3 out of 4 stars
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Can you imagine losing your memory and as a result, part of your identity? In The Adults in the Room by Jeffrey D. Mechling, former CIA officer, Tim Hall, loses his wife and is diagnosed with retrograde amnesia after a car accident. He doesn't remember much about his relationship with his wife, Pam, except that they were fighting the day of the accident. Recently retired, Tim is now alone and spends most of his time at the local bar. He is attracted to the owner and bartender, Mary Ann, but is uncertain about pursuing her. Tim fears that what he can't remember may come back to haunt him. Desperate to recover his memory, he agrees to travel to the Dominican Republic to participate in a stem cell trial. Suddenly, people who know about Tim's past begin to surface. Why now, and is Mary Ann somehow involved?
Much of the appeal of this fast-paced plot involves the element of surprise, so I am purposely exercising caution to not reveal spoilers. However, I will say that there is a little something for fans of mystery, suspense, medical thrillers, espionage, and romance. Even better, Mechling blends the genres seamlessly in this well-written and professionally-edited read.
In fact, I most liked the suspenseful plot, which was the strength of the book. Mechling delivered plenty of twists, turns, and red-flag moments that kept me guessing from start to finish. The tension of the thriller was palpable, and at certain points, I found myself mentally warning Tim, "Don't do it!”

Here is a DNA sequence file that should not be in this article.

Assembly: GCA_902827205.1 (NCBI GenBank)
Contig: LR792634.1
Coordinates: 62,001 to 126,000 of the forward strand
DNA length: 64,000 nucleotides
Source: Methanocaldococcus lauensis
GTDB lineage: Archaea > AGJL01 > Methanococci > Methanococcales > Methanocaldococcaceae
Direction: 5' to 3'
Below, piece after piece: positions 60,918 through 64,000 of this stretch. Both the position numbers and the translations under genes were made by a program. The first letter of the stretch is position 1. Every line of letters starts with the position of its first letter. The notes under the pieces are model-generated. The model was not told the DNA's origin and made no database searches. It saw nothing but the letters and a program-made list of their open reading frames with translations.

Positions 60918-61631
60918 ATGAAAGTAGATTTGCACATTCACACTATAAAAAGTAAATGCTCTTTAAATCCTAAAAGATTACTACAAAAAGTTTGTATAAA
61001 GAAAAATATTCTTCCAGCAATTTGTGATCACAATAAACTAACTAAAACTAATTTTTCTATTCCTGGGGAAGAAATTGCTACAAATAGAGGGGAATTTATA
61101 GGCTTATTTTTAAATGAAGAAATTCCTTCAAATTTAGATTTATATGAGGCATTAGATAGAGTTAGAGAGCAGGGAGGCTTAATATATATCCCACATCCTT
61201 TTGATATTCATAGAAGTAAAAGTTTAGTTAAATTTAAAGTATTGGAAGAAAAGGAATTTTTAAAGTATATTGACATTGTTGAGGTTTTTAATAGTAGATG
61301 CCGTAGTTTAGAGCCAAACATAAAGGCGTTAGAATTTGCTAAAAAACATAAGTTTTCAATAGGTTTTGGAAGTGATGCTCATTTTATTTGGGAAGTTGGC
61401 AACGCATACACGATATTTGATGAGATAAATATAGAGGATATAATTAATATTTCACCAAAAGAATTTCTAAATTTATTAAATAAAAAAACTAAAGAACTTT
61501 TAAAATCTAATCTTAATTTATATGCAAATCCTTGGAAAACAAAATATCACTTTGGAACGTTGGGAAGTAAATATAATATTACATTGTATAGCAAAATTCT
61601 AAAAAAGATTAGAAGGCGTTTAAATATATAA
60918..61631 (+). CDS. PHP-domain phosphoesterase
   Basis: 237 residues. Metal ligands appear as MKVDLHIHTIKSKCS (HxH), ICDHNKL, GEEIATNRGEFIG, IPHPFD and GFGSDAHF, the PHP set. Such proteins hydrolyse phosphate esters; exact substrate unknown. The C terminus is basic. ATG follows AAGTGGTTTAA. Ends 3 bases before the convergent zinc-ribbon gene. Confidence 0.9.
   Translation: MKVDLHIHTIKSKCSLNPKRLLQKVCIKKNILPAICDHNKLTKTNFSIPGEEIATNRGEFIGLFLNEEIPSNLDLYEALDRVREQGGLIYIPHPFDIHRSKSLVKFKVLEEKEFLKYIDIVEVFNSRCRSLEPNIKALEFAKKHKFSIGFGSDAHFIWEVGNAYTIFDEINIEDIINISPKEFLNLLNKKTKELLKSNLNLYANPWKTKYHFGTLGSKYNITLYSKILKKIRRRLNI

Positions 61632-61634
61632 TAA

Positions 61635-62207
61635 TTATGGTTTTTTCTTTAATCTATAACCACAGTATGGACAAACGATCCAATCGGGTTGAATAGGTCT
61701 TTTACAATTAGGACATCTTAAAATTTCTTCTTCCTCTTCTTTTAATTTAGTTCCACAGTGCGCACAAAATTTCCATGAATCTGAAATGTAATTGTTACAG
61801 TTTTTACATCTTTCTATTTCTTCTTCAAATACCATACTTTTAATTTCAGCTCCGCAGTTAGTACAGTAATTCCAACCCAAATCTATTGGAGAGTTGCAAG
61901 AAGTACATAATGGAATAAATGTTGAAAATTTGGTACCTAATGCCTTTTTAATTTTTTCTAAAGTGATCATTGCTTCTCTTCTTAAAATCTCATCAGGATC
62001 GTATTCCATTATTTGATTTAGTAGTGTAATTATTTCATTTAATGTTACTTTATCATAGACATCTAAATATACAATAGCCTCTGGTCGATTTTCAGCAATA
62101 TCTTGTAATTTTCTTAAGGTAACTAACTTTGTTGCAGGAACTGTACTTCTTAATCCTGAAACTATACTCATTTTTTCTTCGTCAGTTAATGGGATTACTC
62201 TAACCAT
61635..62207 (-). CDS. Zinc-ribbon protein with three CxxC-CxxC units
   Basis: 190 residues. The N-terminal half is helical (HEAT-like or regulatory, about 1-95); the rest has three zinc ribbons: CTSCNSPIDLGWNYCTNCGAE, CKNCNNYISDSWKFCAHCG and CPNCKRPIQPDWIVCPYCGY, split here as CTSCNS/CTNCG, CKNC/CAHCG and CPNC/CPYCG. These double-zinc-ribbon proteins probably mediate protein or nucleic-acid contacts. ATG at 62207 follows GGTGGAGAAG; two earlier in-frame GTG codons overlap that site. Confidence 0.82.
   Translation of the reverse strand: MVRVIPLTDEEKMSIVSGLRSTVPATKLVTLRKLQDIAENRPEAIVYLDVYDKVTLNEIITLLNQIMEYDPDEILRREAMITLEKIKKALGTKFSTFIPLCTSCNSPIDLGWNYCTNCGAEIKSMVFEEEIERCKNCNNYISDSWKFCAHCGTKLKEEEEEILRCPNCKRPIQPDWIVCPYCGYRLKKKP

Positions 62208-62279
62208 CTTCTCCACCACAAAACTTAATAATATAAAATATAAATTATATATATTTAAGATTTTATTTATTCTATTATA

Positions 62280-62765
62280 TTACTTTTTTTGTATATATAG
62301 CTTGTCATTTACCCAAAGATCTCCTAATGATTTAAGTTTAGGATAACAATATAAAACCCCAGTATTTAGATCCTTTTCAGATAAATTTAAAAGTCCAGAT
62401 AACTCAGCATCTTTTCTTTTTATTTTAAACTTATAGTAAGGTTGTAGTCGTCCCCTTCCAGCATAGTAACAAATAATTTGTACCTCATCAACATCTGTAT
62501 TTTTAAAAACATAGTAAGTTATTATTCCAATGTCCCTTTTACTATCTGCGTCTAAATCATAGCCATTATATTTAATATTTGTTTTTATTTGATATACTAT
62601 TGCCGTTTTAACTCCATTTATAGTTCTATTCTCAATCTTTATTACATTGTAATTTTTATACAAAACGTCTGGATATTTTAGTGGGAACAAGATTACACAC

Tim is a well-developed protagonist; he is sarcastic with relatable flaws. Additionally, most of the supporting characters are equally fleshed out. Unfortunately, the exception is Mary Ann. I dislike that her sexy ex-biker-chick persona reads more like a man's fantasy than an actual woman. Her character may appeal to men, but it is doubtful most women will connect with her.
Like me, readers may be curious about the book's title; it isn't a veiled sexual reference. However, the book does contain explicit sexual content and the frequent use of R-rated profanity. The gratuitous scenes and weak character development of Mary Ann prevent me from giving it a perfect rating. However, for the book’s page-turning suspense and ability to surprise, I rate it 3 out of 4 stars. I recommend it to readers who enjoy thrillers and espionage. It will likely appeal to fans of shows like Homeland and The Americans.
The Adults in the Room
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